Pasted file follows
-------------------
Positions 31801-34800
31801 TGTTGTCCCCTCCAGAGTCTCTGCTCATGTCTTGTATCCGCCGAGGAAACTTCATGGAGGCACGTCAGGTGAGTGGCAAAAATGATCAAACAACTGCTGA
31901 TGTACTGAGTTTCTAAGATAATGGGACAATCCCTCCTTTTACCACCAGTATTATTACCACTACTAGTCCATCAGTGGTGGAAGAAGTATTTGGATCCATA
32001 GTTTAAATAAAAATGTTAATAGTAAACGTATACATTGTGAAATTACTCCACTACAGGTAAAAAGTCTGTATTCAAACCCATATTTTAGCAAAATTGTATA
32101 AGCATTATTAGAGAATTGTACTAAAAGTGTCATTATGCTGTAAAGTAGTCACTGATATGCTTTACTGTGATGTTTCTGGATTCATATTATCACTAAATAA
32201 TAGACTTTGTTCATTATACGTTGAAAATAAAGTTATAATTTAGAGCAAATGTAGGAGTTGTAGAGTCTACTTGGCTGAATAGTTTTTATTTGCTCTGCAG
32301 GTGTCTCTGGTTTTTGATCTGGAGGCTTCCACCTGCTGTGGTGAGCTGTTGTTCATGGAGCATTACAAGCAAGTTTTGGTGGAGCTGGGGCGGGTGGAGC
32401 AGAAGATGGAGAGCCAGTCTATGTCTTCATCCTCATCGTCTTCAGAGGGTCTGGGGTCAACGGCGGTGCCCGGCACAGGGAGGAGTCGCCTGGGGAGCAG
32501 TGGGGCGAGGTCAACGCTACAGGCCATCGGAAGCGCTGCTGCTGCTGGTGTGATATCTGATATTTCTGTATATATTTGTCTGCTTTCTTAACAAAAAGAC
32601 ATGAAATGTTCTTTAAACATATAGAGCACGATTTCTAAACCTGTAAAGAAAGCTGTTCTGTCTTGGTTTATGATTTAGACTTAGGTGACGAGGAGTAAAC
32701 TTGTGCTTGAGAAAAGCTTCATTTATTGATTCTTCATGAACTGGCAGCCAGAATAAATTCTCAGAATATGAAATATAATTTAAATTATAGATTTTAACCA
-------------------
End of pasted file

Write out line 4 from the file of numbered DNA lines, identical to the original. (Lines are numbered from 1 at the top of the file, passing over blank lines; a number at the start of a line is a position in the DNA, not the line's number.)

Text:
32001 GTTTAAATAAAAATGTTAATAGTAAACGTATACATTGTGAAATTACTCCACTACAGGTAAAAAGTCTGTATTCAAACCCATATTTTAGCAAAATTGTATA